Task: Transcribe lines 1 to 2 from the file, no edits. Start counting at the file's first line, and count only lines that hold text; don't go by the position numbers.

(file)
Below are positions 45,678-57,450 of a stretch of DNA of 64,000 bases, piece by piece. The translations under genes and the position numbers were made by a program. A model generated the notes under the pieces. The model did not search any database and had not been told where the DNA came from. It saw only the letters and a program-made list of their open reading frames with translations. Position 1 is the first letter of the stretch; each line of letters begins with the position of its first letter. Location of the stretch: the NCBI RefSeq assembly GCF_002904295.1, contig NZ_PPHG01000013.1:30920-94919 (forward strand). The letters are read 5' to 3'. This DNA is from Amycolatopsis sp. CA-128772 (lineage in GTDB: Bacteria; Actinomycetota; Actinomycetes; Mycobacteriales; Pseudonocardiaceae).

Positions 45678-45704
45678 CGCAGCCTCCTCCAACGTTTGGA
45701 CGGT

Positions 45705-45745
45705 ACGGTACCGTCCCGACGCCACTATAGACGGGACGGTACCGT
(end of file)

Below are positions 45,678-57,450 of a stretch of DNA of 64,000 bases, piece by piece. The translations under genes and the position numbers were made by a program. A model generated the notes under the pieces. The model did not search any database and had not been told where the DNA came from. It saw only the letters and a program-made list of their open reading frames with translations. Position 1 is the first letter of the stretch; each line of letters begins with the position of its first letter. Location of the stretch: the NCBI RefSeq assembly GCF_002904295.1, contig NZ_PPHG01000013.1:30920-94919 (forward strand). The letters are read 5' to 3'. This DNA is from Amycolatopsis sp. CA-128772 (lineage in GTDB: Bacteria; Actinomycetota; Actinomycetes; Mycobacteriales; Pseudonocardiaceae).

Positions 45678-45704